2.3. Preparation of Electrospinning Solutions

The electrospinning solutions were fabricated according to the protocol established by Unalan et al. [5], with slight modifications. Briefly, GEL powder (4.8% w/w) was dissolved in 10 mL of GAA (90% v/v) at 45 °C for 4 h. PCL pellets (1.12 g) were added to the previous solution and stirred overnight at room temperature. After 30 min of adding PCL pellets to prepare the PE-containing solution, different concentrations of PE (0.18% and 0.36% w/w) were separately added to each PCL/GEL solution. All prepared solutions were stirred overnight at room temperature to achieve homogeneity. Finally, each solution was sonicated for 15 min at room temperature before electrospinning.

2.4. Electrospinning Process

The electrospinning process was carried out as previously described by Unalan et al. [5]. Briefly, PCL/GEL and PE-loaded PCL/GEL solutions were separately loaded into a plastic syringe (3 mL) fitted with a 21G needle. A commercially available device (Electrospinning Starter Kit, Linari Engineering Srl; Pisa; Italy) was used to produce the electrospun nanofibers by applying a voltage of 18 kV. The distance between the aluminum foil-wrapped collector and the needle tip was 12 cm. The flow rate used to produce electrospun nanofibers was 0.6 mL h−1. Finally, electrospinning was carried out under defined environmental conditions (temperature: 23 ± 2 °C and relative humidity: 26 ± 2%). The electrospun nanofibers were stored at 4 °C in the dark until further analysis. The nomenclature used to identify the electrospun nanofibers was PCL/GEL, PCL/GEL/0.18%PE, and PCL/GEL/0.36%PE. The above percentages (w/w) indicate the PE content loaded into each PCL/GEL solution.

2.5. Characterization of Electrospun Nanofibers

The surface morphology of the electrospun nanofibers was analyzed by scanning electron microscopy (SEM) (ETH: 2 kV, Everhart-Thornley detector (SE2), AURIGA base 55, Carl Zeiss). The samples were coated with a layer of gold before SEM analysis. The average fiber diameter was calculated using 50 random pores obtained from the SEM images in ImageJ software (NIH, Bethesda, MD, USA).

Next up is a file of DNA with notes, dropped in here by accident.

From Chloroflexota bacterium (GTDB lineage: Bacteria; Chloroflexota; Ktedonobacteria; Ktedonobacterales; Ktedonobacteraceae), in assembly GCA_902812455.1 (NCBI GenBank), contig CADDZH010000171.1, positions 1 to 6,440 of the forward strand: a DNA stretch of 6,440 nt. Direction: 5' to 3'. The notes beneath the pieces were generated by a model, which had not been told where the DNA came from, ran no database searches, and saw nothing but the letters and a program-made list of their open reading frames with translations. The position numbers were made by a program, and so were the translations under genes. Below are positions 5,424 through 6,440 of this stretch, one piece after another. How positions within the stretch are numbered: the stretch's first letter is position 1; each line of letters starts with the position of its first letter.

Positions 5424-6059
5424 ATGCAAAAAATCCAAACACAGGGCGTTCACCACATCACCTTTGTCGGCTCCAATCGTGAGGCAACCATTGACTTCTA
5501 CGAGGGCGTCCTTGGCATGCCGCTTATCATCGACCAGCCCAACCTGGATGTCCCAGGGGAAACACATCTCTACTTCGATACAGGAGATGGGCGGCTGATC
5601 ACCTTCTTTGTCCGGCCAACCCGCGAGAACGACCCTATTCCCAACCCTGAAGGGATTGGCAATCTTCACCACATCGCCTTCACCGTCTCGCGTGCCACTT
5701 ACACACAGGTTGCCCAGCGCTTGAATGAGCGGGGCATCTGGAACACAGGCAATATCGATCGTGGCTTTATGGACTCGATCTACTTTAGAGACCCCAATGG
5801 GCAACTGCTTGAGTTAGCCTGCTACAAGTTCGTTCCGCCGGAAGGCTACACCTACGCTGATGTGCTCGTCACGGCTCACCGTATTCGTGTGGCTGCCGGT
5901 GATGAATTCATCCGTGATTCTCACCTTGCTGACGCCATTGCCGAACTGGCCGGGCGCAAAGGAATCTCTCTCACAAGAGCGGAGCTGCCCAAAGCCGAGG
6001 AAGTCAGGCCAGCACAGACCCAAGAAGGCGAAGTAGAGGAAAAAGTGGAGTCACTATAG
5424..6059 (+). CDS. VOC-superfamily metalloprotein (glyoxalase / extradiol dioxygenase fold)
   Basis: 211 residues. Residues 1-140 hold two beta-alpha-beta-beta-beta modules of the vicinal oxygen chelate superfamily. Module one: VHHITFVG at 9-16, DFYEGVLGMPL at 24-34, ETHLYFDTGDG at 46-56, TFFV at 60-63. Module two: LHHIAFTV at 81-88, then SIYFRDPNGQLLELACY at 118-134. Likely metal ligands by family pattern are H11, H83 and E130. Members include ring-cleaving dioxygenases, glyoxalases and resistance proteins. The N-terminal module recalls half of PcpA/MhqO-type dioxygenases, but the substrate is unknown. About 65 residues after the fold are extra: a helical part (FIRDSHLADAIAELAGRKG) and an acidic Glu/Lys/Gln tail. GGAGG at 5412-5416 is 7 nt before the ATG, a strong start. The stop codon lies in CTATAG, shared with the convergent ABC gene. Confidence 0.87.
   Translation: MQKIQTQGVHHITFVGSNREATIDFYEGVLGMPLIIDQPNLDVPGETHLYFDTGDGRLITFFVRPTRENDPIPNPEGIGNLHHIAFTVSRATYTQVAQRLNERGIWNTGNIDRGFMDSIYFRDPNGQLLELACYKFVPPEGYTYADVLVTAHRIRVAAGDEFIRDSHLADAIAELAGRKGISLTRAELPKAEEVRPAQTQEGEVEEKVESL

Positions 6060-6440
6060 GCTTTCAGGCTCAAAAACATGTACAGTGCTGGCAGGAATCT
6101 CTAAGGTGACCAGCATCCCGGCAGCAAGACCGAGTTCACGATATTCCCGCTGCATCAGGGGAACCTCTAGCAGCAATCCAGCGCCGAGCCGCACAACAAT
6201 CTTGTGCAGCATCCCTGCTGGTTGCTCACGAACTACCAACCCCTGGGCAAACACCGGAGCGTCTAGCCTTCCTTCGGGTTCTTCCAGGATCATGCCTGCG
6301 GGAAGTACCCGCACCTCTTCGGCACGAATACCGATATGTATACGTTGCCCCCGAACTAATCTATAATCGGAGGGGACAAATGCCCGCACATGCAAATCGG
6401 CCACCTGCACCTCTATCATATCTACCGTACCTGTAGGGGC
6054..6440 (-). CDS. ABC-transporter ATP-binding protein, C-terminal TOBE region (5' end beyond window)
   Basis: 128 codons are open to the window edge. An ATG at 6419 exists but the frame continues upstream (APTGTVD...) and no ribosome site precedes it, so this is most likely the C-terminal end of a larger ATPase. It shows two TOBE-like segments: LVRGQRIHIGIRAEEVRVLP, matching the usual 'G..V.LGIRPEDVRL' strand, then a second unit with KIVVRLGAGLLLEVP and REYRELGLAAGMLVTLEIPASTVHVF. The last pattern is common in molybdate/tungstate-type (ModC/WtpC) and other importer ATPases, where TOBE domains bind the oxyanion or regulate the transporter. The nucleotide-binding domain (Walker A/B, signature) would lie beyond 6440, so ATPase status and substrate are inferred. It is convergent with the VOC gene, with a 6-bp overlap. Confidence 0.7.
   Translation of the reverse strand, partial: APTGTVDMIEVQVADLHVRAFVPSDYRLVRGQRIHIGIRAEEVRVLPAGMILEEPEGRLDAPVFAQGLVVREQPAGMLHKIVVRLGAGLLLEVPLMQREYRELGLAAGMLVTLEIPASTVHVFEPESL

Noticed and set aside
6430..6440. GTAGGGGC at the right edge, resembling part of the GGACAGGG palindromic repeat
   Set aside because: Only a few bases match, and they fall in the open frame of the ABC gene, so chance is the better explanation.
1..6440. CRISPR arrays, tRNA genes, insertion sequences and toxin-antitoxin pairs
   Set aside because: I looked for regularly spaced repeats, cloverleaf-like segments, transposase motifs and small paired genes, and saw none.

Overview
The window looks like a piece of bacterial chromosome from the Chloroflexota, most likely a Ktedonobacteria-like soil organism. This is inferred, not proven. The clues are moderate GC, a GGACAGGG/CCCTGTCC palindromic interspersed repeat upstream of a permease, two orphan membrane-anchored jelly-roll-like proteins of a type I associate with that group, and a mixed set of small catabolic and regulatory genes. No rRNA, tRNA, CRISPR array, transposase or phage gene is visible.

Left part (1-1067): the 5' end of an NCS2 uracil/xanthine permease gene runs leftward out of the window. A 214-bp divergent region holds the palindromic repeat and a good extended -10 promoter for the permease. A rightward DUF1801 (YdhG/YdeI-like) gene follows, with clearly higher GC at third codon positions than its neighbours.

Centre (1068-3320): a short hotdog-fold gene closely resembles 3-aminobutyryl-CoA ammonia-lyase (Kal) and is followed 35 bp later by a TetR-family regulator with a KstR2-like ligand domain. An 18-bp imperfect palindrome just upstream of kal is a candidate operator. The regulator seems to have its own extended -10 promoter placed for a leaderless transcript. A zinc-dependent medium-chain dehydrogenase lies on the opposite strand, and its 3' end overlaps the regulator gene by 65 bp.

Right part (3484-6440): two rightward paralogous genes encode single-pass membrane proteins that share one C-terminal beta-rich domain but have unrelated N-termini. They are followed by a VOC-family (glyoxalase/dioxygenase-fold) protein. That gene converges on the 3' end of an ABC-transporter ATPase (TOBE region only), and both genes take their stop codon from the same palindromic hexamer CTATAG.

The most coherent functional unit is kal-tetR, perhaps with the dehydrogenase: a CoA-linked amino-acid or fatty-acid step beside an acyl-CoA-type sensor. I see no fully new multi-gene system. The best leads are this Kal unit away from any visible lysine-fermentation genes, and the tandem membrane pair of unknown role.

The functional groups of PE, PCL/GEL, and PE-loaded PCL/GEL electrospun nanofibers were identified by attenuated total reflection Fourier-transform infrared (ATR-FTIR) spectroscopy (RA_nity-1S, Shimadzu, Duisburg, Germany). The spectra were measured in a wavenumber range between 4000 and 400 cm−1 using a spectral resolution of 4 cm−1 and 32 scans.
The total phenol content (TPC) of the PE-loaded PCL/GEL electrospun nanofibers was determined by a Folin–Ciocalteu assay [27] with modifications. In this assay, 2 mL of methanol was added to 10 mg of nanofiber for 24 h. After that time, 2 mL of Folin–Ciocalteu reagent (diluted in deionized water in a ratio of 1:9) and 4 mL of sodium carbonate (7.5% wt.) were added to the above solution. The mixture was stored for 1.5 h in a dark room. Then, the absorbance of each sample and the blank (deionized water) was measured at 765 nm in a UV-Vis spectrophotometer (Specord 40, Analytik Jena GmbH, Jena, Germany). The measurements were performed in triplicate and the results were expressed in units of milligrams of equivalent gallic acid per milligram of fiber.
The wettability of the electrospun nanofibers was analyzed by contact angle measurements using a sessile drop method in a contact angle meter (Drop Shape Analyzer, DSA 30, CA Measurement setup, Kruess GmbH, Hamburg, Germany). The electrospun nanofibers were placed on a glass slide before testing, and a drop of deionized water was dropped onto their surface. Three measurements were performed at different points on the surface of the same electrospun nanofiber, and the average value was determined.

2.5.1. Mechanical Properties of Electrospun Nanofibers

A uniaxial tensile test was performed with the electrospun nanofibers to evaluate their mechanical properties using a universal testing machine Instron 5967 (Instron GmbH, Darmstadt, Germany). In this test, the electrospun nanofibers were cut in a rectangular shape (0.5 cm width and 4 cm length) and fixed in a suitable paper square framework. The measurements were performed at a 1 mm/min crosshead speed using a 100 N load cell. Mechanical properties such as Young’s modulus, tensile strength, and elongation at break were calculated from the tensile stress–strain curves. These measurements were performed six times for each electrospun nanofiber, and an average value was reported.